Alamanicus

alamanicus

alamanicus

Alamanicus is wandering his old Alemanni haunts, revisiting the places where once he used to drink, carouse, and beat up the odd Roman legionnaire or two. Things have moved on since his day, and the old Alemanni country now lies across south west Germany, French Alsace, and northern Switzerland. Cut through by the mighty Rhine, it is an area of great beauty, and a lot has happened there since Alamanicus last walked this land.

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The town of Neuenburg am Rhein sits on the banks of the Rhine in south west Germany, about half way between Freiburg and the Swiss city of Basel. With a population of less than 10,000, its small size today belies its historical significance as an important crossing point of the Rhine. Its strategic location on the river and as a border town was both boom and bust for the town. Once grand enough to support its own cathedral, the town's history is punctuated by disaster, both natural and man-made. Click any picture below to view larger versions ...
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The Klemmbach is a stream that rises in the mountains of the southern Black Forest in south west Germany, and flows west through the towns of Badenweiler, Müllheim, and Neuenburg before emptying into the Rhine. In Müllheim it gave rise to a thriving tannery industry that established itself along its course in the 18th and 19th centuries, with numerous tanneries and associated businesses springing up on its banks. As well as providing an important water resource in the tanning process itself, the Klemmbach was also used to drive mills and flush ...
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The Baden wine trail nestles amongst more than 160 picturesque kilometres (100 miles) along the western edge of the Black Forest. It leads through the most beautiful and significant wine-growing regions of Baden: Ortenau, Breisgau, Kaiserstuhl, Tuniberg, and Markgräflerland - and forms a kind of Viticultural Black Forest that reaches down to the Rhine plain. Baden Wine Trail Gallery The following images were taken on Ascension Day in May, when a long stretch of the Markgräflerland Wine Trail road between Staufen and Müllheim was closed to all...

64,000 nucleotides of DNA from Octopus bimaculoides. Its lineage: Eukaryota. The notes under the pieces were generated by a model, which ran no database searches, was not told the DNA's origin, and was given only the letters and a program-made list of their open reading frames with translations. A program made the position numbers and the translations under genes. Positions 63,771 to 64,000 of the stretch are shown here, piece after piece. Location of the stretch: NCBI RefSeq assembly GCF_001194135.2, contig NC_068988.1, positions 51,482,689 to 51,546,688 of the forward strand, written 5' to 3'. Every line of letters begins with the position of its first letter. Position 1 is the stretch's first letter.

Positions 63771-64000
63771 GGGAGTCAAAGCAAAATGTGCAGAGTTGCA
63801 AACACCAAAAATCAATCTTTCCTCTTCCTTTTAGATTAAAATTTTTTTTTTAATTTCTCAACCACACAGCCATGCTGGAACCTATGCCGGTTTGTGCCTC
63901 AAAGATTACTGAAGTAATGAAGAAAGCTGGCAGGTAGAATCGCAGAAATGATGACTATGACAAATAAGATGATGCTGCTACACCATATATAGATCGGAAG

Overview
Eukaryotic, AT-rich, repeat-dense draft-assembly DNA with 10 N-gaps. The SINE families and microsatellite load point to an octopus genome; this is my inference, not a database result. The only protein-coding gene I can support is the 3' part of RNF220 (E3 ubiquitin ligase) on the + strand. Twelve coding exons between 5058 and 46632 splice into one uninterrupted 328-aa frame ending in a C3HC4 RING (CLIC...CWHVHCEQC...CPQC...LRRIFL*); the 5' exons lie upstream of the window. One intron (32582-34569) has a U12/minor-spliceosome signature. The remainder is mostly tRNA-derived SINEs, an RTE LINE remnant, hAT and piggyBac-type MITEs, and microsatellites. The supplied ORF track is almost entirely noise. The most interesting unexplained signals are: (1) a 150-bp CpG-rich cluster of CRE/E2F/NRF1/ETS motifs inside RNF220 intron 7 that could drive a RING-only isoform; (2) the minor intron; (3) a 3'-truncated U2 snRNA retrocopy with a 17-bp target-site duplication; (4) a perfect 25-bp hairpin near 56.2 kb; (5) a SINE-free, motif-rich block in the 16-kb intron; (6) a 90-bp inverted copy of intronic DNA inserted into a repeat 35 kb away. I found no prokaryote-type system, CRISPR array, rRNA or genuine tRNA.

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The Kurhaus is a venue located at the western end of the park, at the foot of the castle ruins in Badenweiler, a small town nestled in the western edge of the Black Forest in south west Germany. The foundation stone of the original Kurhaus was laid in 1851, and by 1853 the building was in use as a pump room and gathering place. That same year the building began to be used as a venue for concerts.       With increasing visitor numbers the demand for the thermal waters grew, and in 1863/4 the source was reviewed and the...
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First mentioned as a fortified complex ("Burg") in 1125 and used as a chapel, Bürgeln was built by local land-owner Lord Werner von Kaltenbach, who subsequently donated all his possessions to the St. Blasien Benedictine monastery. Under monastic control, Bürgeln became the seat of the St. Blasien Provost, the religious representative and church tax collector for the local area, including the convent at Sitzenkirch and the nearby communities of Obereggenen and Marzell. Schloss Bürgeln Gallery During the peasant's revolt of 1525 the castle wa...
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Not a perfect day for flying, but the local gliding club were having an open day. To be honest, I like my aircraft to come with engines, and at least four of them at that, preferably on each wing. But intrepid aviator that I am, and ignoring the fact that winch-launched gliding has always terrified me - it's just not natural to be catapulted into the sky - I had a go myself. Actually I was shamed into it by the 7-year old in our group who took to the air like he was born with wings and wanted to go straight back up as soon as he landed. And wh...